Wendy White, on The Old Gold.

PLUS: some of my "Old Gold".... stuff from 1989, more 1989, 1990/91.

Thursday, December 13, 2007


painting (it's cropped, the edges aren't really so even).

Wednesday, December 12, 2007

Paris aka Holy Joseph

Got an e-mail from someone who came across one of my Paris posts! FINALLY!!!!!! Thank YOU.

"It’s really nice to see some other work by Paris. He and I became very close when I was in Philadelphia.

It is really hard to know what part Paris’ stories were true and what was imagination, I chose to believe that the stories and imagination were one in the same.

He had mentioned that he was a chef on the Queen Mary. He always ate at fancy buffets and take out places, often not finishing his food, a sign of a sophisticated taste (I have a drawing of the Queen Mary that he did, it is gorgeous). One other reason that I choose to believe him is the evidence of great depth in his imagery. He must have been to Europe at some point. It is more than some Jungian connection to shapes and symbols in our collective DNA.

I have many pieces by him. Maybe 10 or so. One piece was done in the back room of - the gallery I worked at - , where paintings were kept, on a cold winter night when I was closing up. He was cold so I allowed him to come in and made him a cup of tea. It was partially a plan to see him work. He sat down for an hour or so and made me a drawing. He used some gold from a chocolate wrapper and pinned it on with fancy art hanging nails that I gave him. The nails seemed like a strange connection to the established art world, it might have been the closest he’d ever be to getting his work in a gallery. (I know that he was part of a show at Moore college of Art. He created a little stir and was asked to leave.)

One day in Spring (eighty something), he told me that he was leaving town. He said that he was going South. I admire Paris for his courage and dedication. He is a hero of mine."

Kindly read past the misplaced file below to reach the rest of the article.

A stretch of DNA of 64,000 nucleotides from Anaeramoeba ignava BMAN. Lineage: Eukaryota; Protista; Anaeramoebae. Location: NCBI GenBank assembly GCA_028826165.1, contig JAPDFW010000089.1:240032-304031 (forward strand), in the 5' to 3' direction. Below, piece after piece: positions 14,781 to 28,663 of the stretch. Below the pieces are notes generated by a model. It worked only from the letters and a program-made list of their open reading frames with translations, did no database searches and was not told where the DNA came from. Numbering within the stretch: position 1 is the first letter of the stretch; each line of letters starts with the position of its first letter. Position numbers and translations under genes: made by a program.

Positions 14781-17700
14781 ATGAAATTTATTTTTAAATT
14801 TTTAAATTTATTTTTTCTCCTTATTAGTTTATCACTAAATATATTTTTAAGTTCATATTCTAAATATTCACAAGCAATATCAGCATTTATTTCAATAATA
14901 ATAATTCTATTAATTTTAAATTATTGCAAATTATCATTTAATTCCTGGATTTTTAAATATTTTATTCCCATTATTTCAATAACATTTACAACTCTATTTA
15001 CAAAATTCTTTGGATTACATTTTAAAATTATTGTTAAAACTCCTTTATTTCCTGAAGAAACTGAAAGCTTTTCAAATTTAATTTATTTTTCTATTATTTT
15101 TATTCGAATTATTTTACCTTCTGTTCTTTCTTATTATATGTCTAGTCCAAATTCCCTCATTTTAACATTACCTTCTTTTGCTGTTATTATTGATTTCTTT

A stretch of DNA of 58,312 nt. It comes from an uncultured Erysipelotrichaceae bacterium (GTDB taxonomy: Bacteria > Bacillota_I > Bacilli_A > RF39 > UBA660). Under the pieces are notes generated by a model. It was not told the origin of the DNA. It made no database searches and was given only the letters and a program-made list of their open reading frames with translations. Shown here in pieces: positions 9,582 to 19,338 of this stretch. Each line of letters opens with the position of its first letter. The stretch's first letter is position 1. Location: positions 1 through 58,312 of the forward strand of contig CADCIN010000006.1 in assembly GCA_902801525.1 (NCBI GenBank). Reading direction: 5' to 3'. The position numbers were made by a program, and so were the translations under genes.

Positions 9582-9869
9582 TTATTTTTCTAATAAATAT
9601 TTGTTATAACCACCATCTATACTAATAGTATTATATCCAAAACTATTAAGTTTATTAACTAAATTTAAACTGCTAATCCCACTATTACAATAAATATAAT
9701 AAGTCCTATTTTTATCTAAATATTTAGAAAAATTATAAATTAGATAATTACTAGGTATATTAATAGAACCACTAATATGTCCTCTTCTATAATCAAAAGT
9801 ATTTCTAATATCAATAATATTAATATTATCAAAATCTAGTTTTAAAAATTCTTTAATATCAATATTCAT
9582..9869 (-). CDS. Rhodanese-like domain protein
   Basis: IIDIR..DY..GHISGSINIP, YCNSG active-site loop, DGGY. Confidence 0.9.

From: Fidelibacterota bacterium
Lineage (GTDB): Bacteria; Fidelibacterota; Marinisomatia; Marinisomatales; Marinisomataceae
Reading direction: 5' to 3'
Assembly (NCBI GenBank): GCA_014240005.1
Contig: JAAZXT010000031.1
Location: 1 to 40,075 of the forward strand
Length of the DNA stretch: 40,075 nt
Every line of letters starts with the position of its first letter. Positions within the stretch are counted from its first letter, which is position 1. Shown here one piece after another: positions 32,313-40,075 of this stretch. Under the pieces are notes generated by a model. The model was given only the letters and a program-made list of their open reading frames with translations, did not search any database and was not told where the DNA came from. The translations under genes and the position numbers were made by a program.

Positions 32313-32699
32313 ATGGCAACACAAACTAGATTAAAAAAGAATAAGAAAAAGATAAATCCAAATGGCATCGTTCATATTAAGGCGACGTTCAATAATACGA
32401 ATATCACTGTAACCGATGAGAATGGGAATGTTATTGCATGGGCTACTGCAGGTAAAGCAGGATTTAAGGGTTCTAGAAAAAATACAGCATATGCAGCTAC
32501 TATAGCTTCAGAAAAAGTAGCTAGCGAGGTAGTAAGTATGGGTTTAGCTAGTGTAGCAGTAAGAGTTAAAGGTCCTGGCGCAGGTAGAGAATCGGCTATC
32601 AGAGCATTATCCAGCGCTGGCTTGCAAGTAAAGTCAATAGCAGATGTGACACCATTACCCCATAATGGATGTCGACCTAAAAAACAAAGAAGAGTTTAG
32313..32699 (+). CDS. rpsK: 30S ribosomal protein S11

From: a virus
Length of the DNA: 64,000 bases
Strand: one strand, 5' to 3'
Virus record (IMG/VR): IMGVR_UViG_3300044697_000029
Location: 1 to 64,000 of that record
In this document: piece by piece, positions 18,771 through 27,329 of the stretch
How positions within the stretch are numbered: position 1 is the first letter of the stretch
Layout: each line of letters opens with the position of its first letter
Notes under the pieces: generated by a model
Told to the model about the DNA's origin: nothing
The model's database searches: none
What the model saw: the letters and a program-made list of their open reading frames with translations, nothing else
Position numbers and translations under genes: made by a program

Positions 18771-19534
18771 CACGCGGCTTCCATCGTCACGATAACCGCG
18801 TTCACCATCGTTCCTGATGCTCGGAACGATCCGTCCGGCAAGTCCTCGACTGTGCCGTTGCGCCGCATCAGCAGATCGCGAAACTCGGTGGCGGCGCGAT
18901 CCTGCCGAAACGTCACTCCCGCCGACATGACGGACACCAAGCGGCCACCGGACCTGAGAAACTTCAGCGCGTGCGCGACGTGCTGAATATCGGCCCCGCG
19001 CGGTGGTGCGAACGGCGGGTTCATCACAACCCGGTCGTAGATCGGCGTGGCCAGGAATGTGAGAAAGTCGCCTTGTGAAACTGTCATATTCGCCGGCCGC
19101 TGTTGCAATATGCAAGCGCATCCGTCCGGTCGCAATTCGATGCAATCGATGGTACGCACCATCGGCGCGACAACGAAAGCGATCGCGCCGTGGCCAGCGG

Not sure if this person wants his name on-line or not... forgot to ask. He seems to have known Paris before I had moved to Philadelphia in 1986, the Paris I knew was never quite so lucid. I wonder if Paris actually went South somewhere for a while? He was definitely around 1986 through 1993/1994.

Hopefully this person will get back in touch with some more memories and/or photographs of Paris' work.

Tuesday, December 11, 2007

Sunday, December 09, 2007

oooh, wicked

Did you see Christoph Buchel's Protect me from what I want Jenny Holzer reference, hidden under the schoolkid's desks of his Hauser & Wirth Miami Basel installation? I noticed it in the photo from the NYTimes slideshow.

Buchel's installation is called Training Ground for Training Ground for Democracy, a coda to his Mass Moca peter-out, and has reportedly sold for $250,000 to the Flick Collection. Jenny Holzer is the artist whose work currently occupies the Mass Moca space abandoned (held hostage? sabotaged?) by Buchel, the first artist to do so.

It's good to see Buchel back at a scale he is happily able to handle, on familiar artfair ground. He's also got a bunch of limited edition prints of his Mass Moca legal correspondence on exhibit at Maccarone's booth, beside McCarthy's chocolate Santas (as advertised in Vanity Fair). Maccarone is the anti-market gallery, or something. I'm not sure..

Make sure you click on Christoph Buchel... it's necessary to keep the world's first google image search sculpture alive.